Here’s a good old classic rock tune for today’s lesson: Fortunate Son. It’s got a great intro riff that will be instantly recognizable by anyone you play this for. Did I mention its also easy-peasy? Most of the riff is built on inverted third intervals (whew that’s a mouthful!). What I mean by that is the root note is on the B string, and they’re adding a third up from that root note (4 semitones), but dropping it an octave, thus inverting it (normally the lower note is the root, but in this case the lower is).
Take a look at the Em7 chord (barred, root on the 5th string – 7th fret) and ignore the bar part. That is the first formation in the riff, right? The notes that are being played are B (4th string, 9th fret) and G (2nd string, 8th fret). The root note is the G, and we’re in the key of G. If you count up from G 4 semitones (G#, A, A#, B) you hit B. B is therefore a major third of G.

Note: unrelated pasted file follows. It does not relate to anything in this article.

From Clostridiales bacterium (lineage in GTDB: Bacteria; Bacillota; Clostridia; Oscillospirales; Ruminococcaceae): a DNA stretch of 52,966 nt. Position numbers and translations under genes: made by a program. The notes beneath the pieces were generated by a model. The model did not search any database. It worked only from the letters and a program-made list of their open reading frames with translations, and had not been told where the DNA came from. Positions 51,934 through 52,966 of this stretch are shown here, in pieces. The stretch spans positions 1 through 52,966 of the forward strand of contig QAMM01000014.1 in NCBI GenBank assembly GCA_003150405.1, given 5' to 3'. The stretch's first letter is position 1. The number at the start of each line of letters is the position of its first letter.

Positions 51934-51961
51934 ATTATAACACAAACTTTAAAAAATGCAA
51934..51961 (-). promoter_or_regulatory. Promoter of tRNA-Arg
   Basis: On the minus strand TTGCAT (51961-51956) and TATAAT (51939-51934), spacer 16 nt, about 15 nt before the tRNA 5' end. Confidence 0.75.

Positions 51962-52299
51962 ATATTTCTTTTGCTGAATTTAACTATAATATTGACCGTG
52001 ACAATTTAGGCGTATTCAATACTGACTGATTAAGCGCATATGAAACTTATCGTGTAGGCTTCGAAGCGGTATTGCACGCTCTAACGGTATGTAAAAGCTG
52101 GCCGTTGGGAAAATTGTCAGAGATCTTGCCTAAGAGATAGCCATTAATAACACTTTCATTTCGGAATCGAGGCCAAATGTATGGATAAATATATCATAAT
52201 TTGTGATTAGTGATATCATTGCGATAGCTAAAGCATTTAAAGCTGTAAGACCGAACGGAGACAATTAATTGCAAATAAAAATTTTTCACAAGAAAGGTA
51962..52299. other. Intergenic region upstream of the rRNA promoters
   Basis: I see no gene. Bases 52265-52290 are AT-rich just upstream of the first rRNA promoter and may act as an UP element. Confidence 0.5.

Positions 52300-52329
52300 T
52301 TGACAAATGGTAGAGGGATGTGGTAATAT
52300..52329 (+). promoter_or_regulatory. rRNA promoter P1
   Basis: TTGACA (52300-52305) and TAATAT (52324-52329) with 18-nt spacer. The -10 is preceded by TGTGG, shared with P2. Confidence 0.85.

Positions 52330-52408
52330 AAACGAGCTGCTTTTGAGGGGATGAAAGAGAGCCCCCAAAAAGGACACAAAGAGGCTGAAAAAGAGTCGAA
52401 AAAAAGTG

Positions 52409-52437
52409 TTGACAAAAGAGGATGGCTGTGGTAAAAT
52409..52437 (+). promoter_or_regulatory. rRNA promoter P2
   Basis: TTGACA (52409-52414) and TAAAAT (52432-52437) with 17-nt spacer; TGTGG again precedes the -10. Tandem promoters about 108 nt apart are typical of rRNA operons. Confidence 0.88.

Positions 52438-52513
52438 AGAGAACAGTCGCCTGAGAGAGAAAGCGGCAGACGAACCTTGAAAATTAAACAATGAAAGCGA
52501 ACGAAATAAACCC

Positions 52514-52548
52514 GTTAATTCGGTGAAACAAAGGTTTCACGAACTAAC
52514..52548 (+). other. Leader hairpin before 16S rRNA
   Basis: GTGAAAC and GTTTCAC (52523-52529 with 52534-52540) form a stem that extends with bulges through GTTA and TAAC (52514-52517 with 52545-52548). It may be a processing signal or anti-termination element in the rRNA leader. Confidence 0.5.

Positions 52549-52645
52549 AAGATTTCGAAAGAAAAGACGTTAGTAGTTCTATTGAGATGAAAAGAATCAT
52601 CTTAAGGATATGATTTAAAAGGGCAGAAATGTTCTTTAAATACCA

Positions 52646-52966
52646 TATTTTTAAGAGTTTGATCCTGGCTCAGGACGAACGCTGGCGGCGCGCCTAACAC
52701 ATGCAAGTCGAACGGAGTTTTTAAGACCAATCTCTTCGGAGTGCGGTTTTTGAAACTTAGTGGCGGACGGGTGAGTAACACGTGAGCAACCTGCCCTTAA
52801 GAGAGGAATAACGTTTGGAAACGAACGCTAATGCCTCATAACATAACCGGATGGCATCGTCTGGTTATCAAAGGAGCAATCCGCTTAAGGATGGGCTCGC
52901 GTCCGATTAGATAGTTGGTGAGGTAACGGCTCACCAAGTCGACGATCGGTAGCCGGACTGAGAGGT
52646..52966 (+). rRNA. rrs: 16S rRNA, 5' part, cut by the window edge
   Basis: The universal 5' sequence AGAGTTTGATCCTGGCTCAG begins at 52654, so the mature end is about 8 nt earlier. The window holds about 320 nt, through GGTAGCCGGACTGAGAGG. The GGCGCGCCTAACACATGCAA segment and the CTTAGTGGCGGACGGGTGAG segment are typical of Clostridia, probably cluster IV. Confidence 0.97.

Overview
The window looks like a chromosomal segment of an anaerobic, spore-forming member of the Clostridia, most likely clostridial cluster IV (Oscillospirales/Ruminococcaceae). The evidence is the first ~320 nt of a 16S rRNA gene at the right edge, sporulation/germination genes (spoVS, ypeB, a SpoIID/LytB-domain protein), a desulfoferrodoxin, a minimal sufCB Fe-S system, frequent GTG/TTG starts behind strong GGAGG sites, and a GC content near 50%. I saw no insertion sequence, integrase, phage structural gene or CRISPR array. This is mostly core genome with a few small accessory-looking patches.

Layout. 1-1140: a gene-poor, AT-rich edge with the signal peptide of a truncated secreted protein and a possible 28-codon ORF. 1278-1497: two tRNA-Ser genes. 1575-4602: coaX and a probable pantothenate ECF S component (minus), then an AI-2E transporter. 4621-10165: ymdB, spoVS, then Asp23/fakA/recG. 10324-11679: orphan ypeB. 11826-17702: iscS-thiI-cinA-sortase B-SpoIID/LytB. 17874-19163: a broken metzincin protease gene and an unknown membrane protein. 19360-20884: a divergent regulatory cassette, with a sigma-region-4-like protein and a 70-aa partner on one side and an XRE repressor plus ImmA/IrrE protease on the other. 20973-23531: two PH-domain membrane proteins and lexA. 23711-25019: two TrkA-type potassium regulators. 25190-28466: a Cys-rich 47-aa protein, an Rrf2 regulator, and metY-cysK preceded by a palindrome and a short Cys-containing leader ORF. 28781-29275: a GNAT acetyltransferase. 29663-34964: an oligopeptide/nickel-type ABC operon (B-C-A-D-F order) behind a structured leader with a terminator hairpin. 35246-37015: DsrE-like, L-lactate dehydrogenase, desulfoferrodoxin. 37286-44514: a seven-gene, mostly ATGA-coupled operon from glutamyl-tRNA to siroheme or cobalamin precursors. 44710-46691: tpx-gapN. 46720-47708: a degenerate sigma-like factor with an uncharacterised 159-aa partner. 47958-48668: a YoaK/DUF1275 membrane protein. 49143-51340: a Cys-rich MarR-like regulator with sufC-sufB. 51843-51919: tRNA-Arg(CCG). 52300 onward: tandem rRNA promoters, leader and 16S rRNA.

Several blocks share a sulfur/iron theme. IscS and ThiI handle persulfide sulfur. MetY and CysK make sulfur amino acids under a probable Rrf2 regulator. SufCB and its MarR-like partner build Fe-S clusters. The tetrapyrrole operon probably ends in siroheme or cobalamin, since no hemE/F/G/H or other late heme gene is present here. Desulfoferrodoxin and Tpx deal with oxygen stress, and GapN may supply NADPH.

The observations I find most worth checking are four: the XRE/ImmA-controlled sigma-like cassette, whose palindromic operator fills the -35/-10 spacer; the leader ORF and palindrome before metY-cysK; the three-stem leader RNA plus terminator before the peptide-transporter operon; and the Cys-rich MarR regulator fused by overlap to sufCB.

If you can figure out the theory behind this, you can start to see broader applications for the patterns that are being used in this riff (different keys, songs, etc). Let me know if you’d like to know more and maybe I’ll do a whole lesson on this topic.
One other quick note. If you want to see the video larger, don’t forget you can click the button in the bottom right corner of the video player for full screen. You can also click on the HD for high definition (much better quality picture and sound). Also, I’ve got other guitar songs lessons on the site too.
Video Problems? Watch the Fortunate Son Guitar Lesson on Youtube